Chamaedaphne calyculata (Linnaeus) Moench. Phen: (Feb-) Mar-Apr; Jun-Oct. Hab: Pocosins in the Coastal Plain, bogs in the Mountains, Chamaecyparis bogs, wet pine flatwood ecotones, other saturated, acid, peaty or peaty/sandy situations. Dist: Circumboreal; in North America from NL (Newfoundland) to AB, south to WV (Tucker County) (T.F. Wieboldt, pers.comm., 2007; Vanderhorst et al. 2019; where possibly introduced), MD, OH, n. IL, WI, n. IA, AB, and BC; disjunct to the mountains of NC (where now nearly extirpated, known only from a single bog of less than 1 hectare) and to the Coastal Plain of NC and ne. SC. The Coastal Plain occurrences in NC and SC are mainly in the centers of large peat dome or Carolina Bay pocosins, the insufficiently famous southern blanket bogs or "southern muskeg." In these areas, Chamaedaphne is sometimes dominant (or codominant with Zenobia pulverulenta or Sarracenia flava) over expanses of 25 square kilometers. The southern occurrences of Chamaedaphne are certainly the result of Pleistocene distributions.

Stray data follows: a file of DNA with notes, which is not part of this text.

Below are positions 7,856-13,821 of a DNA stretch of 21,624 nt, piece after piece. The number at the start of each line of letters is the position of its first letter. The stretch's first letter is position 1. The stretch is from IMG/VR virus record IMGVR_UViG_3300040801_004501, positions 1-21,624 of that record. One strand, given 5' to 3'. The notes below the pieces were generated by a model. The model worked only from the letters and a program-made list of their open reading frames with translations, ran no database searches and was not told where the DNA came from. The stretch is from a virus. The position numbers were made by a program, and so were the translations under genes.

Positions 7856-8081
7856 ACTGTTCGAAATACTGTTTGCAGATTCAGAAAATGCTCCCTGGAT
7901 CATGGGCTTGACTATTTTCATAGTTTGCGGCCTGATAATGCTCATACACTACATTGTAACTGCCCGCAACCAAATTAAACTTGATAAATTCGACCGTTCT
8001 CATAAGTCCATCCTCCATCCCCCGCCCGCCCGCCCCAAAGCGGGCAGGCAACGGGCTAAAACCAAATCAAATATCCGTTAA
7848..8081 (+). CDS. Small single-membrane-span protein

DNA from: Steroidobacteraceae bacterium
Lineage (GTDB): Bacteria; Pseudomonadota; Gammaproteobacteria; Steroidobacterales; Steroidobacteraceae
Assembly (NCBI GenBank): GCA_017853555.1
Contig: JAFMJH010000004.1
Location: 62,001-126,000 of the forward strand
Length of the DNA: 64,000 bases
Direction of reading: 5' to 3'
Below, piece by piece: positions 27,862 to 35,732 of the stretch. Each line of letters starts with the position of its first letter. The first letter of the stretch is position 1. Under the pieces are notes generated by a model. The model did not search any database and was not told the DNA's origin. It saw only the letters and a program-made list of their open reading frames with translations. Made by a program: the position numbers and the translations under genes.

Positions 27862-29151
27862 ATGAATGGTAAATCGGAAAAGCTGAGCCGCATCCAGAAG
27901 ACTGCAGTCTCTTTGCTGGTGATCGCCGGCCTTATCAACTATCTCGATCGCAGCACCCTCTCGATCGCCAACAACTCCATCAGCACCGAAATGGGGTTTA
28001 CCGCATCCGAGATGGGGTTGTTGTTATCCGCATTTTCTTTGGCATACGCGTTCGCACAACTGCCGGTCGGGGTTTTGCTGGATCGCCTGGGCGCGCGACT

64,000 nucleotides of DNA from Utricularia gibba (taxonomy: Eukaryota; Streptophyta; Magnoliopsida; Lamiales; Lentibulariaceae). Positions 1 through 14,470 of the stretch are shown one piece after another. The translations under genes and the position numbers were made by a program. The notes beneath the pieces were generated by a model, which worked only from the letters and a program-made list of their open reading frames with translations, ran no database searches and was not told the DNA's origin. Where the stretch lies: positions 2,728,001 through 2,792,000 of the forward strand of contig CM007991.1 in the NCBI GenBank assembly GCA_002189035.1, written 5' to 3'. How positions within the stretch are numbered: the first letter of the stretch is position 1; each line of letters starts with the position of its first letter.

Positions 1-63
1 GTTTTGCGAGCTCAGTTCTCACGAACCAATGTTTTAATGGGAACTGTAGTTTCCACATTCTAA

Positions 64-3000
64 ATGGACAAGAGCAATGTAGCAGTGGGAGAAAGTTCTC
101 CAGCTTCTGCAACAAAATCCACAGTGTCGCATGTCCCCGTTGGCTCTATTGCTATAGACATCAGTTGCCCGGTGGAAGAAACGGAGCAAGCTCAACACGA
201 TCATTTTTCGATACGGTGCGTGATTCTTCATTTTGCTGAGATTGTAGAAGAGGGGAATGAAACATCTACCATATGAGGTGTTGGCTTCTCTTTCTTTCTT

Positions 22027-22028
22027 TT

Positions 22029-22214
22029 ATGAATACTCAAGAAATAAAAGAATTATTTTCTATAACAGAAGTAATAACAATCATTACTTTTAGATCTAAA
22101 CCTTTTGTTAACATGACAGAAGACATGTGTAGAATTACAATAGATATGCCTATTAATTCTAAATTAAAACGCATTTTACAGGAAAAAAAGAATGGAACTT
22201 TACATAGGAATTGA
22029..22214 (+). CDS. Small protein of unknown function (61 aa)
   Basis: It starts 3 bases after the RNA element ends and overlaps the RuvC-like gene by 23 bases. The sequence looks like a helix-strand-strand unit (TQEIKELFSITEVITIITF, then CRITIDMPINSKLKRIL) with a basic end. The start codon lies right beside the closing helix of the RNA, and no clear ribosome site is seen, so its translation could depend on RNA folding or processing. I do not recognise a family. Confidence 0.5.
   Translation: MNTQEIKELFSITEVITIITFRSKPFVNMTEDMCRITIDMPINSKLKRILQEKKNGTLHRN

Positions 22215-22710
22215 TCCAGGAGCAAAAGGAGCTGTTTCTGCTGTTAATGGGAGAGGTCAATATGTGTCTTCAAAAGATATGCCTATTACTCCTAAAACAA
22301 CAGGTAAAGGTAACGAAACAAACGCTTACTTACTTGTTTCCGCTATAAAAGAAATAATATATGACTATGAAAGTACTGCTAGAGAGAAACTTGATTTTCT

Origin/Endemic status: Native
Taxonomy Comments: A number of varieties have been named (the Eurasian var. calyculata, var. latifolia in Maritime Canada south to n. New England, and var. angustifolia, to which our material would presumably be referred). The validity of the varieties is doubtful (pending more careful study), and for now we regard this as a species lacking taxonomically recognizable varieties.
Synonymy: = C, FNA8, G, K1, K3, K4, NE, NY, S, W, Luteyn et al (1996); = Cassandra calyculata (L.) D.Don – GW2, RAB; > Chamaedaphne calyculata (L.) Moench var. angustifolia (Aiton) Rehder – F, Il, Pa; > Chamaedaphne calyculata (L.) Moench var. latifolia (Aiton) Fernald – F